The Social Security numbers of nearly 30,000 people who enrolled at Iowa State University over a 17-year period were exposed in a data breach, school officials announced.
Five information technology servers on the Ames campus were hacked, and those servers contained the Social Security numbers of people who took certain classes at the school between 1995 and 2012, ISU officials said in a news release. There is no evidence that any of the personal files were accessed, the school said, and the records didn’t contain student financial information.
Senior Vice President and Provost Jonathan Wickert said an unknown person or persons hacked the servers and installed software that helps create the virtual currency bitcoin. Officials believe it’s affected other networks outside of the school that use similar technology.
The hack was discovered in late February, and the servers were repaired and fixed by early March, Wickert said. Officials discovered the exposed data on March 17. Since then, the school has been analyzing its entire network to search for any other breach. It has also been collecting the names and contact information of the affected individuals and reaching out to a credit monitoring firm.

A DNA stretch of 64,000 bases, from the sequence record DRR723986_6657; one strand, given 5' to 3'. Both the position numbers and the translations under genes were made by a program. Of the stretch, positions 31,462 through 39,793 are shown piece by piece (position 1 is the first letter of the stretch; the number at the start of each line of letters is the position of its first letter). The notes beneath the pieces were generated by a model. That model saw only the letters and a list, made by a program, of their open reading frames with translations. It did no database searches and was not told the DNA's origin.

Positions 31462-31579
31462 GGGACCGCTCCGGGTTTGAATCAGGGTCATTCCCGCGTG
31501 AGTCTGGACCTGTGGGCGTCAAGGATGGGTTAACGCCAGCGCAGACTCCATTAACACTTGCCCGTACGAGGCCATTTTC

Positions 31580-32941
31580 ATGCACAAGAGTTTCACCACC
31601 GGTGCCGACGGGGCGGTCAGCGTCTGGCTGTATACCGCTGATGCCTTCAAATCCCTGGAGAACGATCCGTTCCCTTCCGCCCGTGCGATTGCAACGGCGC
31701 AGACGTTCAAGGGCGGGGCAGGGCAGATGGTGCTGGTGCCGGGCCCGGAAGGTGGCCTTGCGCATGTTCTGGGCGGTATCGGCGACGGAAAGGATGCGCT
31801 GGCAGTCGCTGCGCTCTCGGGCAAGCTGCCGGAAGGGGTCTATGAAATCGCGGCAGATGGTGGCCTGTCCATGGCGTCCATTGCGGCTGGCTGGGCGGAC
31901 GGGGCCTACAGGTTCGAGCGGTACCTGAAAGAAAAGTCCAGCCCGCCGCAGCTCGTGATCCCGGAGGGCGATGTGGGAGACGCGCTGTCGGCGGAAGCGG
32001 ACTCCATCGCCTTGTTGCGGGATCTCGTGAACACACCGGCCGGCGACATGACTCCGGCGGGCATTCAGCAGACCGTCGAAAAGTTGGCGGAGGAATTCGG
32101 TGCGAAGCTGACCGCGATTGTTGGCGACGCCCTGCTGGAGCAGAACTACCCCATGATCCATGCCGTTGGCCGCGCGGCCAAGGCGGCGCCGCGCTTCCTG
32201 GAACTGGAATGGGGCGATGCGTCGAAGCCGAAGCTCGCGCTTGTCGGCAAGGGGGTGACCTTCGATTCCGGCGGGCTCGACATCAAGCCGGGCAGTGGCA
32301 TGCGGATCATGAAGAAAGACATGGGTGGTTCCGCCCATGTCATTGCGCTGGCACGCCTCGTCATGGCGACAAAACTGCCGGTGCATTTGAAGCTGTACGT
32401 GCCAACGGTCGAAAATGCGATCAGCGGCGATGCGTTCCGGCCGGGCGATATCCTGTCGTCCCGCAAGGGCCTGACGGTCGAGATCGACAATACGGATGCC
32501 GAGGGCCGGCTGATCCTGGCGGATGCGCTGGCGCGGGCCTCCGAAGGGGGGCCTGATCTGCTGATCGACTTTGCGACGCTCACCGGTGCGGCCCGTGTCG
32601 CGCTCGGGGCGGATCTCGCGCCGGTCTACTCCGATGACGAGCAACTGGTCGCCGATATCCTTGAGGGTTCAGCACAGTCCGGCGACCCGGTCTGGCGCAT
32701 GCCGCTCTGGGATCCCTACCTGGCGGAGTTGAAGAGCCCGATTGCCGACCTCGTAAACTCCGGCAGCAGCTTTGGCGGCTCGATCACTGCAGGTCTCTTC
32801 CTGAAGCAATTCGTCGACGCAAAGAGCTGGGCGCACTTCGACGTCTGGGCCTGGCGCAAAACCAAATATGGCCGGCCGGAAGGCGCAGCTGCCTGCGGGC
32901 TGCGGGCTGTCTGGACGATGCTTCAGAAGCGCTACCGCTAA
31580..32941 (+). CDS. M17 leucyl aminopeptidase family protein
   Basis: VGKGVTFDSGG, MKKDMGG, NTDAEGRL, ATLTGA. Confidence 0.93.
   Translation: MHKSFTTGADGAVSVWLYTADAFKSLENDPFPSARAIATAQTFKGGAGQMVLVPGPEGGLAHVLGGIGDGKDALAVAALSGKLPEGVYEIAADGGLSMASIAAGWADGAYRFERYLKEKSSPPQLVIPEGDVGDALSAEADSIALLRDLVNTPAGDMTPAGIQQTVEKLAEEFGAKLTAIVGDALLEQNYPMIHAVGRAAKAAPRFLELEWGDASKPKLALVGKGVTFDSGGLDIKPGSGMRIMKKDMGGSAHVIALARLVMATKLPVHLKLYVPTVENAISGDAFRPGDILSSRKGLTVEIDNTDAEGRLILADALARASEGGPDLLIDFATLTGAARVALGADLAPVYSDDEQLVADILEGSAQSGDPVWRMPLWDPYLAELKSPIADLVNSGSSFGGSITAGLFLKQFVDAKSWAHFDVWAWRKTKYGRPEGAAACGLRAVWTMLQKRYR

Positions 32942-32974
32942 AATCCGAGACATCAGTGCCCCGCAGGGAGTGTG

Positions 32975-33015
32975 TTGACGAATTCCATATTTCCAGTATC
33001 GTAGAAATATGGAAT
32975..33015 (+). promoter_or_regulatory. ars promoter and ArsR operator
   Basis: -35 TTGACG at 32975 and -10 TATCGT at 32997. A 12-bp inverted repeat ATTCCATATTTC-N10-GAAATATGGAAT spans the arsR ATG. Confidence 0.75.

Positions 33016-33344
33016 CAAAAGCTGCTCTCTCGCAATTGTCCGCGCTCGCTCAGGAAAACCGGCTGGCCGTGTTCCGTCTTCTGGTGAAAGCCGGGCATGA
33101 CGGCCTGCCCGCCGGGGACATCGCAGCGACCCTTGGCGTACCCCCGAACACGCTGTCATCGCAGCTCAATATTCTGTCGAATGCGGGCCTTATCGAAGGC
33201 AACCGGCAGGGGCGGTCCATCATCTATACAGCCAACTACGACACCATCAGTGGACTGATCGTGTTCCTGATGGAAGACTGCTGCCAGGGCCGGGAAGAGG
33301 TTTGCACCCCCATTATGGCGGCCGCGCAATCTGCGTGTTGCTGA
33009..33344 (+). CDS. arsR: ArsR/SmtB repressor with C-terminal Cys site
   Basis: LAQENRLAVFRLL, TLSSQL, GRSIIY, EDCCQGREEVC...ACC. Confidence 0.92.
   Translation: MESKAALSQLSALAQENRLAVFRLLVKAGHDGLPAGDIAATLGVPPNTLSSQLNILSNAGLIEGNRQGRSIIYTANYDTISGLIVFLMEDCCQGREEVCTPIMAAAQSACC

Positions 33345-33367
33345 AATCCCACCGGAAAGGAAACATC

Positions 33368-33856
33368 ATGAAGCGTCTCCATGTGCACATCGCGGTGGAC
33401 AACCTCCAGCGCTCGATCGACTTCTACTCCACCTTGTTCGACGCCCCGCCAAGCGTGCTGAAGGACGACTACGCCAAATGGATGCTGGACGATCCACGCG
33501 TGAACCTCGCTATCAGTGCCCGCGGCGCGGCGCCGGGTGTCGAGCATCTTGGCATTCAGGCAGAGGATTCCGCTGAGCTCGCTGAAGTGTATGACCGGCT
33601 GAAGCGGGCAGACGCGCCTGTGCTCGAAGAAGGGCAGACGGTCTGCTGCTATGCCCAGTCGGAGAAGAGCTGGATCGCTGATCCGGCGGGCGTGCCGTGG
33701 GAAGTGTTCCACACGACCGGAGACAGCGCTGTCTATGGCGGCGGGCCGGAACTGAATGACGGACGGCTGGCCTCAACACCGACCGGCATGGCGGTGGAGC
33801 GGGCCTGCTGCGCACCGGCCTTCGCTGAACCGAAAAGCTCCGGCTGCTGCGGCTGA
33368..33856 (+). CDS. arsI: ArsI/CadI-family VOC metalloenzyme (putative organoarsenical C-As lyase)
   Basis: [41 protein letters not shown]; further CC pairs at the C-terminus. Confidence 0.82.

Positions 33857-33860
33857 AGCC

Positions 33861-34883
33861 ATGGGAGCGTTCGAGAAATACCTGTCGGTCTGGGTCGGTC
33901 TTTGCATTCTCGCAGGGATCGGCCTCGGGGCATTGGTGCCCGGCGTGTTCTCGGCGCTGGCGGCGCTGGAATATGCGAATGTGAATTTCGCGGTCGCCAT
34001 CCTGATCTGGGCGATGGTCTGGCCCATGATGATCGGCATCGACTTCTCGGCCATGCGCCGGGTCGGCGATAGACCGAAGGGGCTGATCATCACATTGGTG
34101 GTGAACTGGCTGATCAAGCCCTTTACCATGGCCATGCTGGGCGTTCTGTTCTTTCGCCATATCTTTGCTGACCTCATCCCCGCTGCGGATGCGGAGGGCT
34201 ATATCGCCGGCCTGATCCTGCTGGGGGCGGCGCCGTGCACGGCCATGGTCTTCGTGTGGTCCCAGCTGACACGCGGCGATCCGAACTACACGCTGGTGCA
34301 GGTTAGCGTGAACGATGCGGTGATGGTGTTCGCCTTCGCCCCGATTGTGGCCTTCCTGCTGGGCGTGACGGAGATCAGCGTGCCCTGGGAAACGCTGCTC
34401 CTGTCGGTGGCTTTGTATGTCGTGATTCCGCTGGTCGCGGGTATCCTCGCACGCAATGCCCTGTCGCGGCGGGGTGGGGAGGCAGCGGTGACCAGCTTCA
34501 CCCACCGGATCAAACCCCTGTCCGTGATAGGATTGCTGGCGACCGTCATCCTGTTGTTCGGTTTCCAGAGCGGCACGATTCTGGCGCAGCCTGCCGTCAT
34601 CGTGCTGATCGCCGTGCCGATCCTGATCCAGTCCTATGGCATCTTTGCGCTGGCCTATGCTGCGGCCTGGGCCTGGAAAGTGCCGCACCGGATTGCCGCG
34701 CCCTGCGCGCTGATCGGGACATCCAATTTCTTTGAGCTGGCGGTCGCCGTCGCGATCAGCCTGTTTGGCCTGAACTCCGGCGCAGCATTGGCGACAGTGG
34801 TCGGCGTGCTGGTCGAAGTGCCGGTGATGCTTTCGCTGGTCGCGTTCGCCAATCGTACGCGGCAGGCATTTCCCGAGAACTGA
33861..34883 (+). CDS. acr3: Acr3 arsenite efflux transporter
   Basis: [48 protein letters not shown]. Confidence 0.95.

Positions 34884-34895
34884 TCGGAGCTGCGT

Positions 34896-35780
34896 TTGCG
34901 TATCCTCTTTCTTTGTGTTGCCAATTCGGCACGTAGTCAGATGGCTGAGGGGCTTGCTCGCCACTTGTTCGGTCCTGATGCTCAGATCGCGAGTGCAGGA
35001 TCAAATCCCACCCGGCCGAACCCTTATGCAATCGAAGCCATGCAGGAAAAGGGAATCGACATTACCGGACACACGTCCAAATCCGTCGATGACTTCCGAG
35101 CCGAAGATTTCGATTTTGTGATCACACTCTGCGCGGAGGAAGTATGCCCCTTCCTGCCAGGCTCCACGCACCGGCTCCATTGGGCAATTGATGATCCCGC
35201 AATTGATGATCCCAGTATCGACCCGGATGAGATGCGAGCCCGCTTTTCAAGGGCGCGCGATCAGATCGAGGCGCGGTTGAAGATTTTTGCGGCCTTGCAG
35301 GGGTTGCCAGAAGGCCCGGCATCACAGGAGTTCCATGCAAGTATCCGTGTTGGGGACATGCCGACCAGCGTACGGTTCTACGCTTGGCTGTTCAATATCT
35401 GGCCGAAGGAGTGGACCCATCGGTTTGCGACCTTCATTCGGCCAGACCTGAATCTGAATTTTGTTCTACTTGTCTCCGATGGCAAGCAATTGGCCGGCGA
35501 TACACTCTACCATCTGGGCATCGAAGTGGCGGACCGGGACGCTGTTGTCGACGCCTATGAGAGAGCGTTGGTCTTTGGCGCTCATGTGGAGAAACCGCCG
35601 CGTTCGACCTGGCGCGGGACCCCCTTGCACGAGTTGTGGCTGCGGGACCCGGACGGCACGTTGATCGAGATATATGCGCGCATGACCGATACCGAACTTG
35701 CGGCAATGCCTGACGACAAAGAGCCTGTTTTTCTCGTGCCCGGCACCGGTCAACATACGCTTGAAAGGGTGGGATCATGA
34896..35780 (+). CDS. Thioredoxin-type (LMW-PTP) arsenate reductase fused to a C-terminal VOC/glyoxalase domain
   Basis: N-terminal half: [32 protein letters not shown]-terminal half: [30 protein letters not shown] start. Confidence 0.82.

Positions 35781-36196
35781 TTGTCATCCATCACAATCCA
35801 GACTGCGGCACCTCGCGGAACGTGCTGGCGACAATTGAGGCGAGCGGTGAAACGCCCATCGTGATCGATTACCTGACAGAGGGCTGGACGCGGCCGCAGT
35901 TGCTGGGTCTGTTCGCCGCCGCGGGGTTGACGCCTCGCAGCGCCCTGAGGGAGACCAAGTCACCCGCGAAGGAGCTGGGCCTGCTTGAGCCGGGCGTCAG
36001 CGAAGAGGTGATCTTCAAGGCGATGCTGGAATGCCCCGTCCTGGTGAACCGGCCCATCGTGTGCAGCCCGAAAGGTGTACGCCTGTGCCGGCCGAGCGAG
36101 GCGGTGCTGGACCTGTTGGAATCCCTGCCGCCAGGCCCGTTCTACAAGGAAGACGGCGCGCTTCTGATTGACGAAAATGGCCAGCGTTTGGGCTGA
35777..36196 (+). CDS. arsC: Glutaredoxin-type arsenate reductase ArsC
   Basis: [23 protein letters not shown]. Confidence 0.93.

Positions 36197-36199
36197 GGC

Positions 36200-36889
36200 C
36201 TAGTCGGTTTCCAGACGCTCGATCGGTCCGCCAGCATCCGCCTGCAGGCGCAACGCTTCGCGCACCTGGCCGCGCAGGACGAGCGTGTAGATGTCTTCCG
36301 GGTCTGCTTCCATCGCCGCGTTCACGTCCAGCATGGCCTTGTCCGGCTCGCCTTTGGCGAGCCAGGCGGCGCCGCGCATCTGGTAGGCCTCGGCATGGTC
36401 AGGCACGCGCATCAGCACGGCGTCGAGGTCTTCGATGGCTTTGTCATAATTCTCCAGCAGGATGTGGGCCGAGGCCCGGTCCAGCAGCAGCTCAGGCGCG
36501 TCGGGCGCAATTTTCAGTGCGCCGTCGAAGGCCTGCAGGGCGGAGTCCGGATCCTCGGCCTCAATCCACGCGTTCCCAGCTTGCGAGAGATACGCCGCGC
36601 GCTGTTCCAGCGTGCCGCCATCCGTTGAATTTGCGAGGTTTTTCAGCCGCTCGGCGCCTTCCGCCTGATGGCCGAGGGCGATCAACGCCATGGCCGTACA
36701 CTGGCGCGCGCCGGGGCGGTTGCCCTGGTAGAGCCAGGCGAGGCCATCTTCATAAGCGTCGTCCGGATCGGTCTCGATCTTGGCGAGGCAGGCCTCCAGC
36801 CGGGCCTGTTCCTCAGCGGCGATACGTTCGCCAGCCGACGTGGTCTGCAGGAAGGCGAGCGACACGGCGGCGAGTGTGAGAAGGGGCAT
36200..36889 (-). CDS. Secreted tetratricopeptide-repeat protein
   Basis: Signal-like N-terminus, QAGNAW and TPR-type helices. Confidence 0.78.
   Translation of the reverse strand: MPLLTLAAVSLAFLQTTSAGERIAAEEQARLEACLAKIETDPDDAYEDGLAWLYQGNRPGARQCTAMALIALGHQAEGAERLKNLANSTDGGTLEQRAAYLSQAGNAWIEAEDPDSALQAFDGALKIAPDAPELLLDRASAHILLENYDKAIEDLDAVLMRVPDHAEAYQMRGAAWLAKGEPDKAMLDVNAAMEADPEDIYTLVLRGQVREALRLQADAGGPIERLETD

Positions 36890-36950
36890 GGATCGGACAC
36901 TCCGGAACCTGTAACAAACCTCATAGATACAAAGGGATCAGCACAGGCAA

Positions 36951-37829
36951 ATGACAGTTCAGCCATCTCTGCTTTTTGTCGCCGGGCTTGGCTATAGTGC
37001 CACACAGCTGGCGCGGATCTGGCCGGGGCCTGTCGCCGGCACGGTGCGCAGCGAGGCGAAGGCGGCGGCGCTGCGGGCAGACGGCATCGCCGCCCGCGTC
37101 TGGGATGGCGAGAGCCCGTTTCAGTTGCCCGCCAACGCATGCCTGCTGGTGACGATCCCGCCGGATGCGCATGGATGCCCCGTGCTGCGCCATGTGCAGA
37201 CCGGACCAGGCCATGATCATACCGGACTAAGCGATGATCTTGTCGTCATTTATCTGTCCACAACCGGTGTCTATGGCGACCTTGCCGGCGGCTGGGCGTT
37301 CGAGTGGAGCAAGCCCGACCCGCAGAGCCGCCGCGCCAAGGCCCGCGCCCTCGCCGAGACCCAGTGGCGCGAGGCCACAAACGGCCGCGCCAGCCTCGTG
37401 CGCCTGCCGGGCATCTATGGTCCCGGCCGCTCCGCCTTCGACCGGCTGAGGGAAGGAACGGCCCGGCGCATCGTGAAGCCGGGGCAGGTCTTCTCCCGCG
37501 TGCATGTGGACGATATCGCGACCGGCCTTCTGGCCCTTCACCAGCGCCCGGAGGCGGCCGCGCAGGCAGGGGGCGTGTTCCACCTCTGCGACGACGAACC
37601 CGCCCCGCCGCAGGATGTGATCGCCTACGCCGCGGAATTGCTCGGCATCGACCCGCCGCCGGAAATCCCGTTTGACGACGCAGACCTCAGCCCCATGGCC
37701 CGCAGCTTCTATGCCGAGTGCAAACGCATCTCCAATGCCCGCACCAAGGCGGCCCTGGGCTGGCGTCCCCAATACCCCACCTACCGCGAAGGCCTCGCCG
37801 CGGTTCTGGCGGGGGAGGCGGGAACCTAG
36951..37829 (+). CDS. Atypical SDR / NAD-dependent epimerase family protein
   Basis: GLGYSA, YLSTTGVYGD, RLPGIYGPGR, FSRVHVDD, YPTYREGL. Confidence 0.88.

“We don’t believe our students’ personal information was a target in this incident, but it was exposed,” Wickert said.
The servers also held university ID numbers for nearly 19,000 people. Officials say the numbers’ exposure has no financial threat, but the school is reaching out to those individuals as well.
School officials said that law enforcement has been notified, and individuals possibly affected will be notified by mail this week.
Those whose Social Security numbers were exposed include some people who enrolled in classes for computer science, world languages and cultures, and materials science and engineering. ISU will offer them free credit monitoring in case of identity theft and fraud.
The university says it has decommissioned and destroyed the compromised servers out of an abundance of caution. Similar servers have received software updates and are no longer accessible through the Internet. The university is also rolling out other security measures.
“Iowa State has always taken information security very seriously, and we will continue to take every possible action to safeguard the personal information of those who learn and work here,” Wickert said. “We have well-regarded cyber defense experts here who not only protect university data, but educate others on how to prevent computer attacks.
“Unfortunately, Iowa State is not immune to hacking, but we are disappointed and sorry for the inconvenience this incident may cause.”
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